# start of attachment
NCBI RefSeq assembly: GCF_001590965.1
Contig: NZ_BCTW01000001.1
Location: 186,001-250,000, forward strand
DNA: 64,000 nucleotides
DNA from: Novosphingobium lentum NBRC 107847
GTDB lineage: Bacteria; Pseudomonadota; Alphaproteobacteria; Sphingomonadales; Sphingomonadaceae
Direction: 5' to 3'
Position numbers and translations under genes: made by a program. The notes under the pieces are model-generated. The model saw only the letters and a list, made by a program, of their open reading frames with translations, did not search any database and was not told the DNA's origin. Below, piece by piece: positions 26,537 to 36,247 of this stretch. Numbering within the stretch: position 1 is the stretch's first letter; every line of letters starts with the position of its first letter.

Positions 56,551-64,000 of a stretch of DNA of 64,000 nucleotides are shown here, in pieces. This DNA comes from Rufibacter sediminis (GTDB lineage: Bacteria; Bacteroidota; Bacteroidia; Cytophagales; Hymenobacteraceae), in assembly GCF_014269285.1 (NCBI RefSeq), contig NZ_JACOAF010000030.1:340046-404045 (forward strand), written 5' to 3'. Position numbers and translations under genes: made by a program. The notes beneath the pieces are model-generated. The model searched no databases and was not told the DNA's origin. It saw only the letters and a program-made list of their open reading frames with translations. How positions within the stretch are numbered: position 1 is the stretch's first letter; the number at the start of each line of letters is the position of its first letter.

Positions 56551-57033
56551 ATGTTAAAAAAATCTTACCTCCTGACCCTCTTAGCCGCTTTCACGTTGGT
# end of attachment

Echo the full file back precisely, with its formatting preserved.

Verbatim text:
NCBI RefSeq assembly: GCF_001590965.1
Contig: NZ_BCTW01000001.1
Location: 186,001-250,000, forward strand
DNA: 64,000 nucleotides
DNA from: Novosphingobium lentum NBRC 107847
GTDB lineage: Bacteria; Pseudomonadota; Alphaproteobacteria; Sphingomonadales; Sphingomonadaceae
Direction: 5' to 3'
Position numbers and translations under genes: made by a program. The notes under the pieces are model-generated. The model saw only the letters and a list, made by a program, of their open reading frames with translations, did not search any database and was not told the DNA's origin. Below, piece by piece: positions 26,537 to 36,247 of this stretch. Numbering within the stretch: position 1 is the stretch's first letter; every line of letters starts with the position of its first letter.

Positions 56,551-64,000 of a stretch of DNA of 64,000 nucleotides are shown here, in pieces. This DNA comes from Rufibacter sediminis (GTDB lineage: Bacteria; Bacteroidota; Bacteroidia; Cytophagales; Hymenobacteraceae), in assembly GCF_014269285.1 (NCBI RefSeq), contig NZ_JACOAF010000030.1:340046-404045 (forward strand), written 5' to 3'. Position numbers and translations under genes: made by a program. The notes beneath the pieces are model-generated. The model searched no databases and was not told the DNA's origin. It saw only the letters and a program-made list of their open reading frames with translations. How positions within the stretch are numbered: position 1 is the stretch's first letter; the number at the start of each line of letters is the position of its first letter.

Positions 56551-57033
56551 ATGTTAAAAAAATCTTACCTCCTGACCCTCTTAGCCGCTTTCACGTTGGT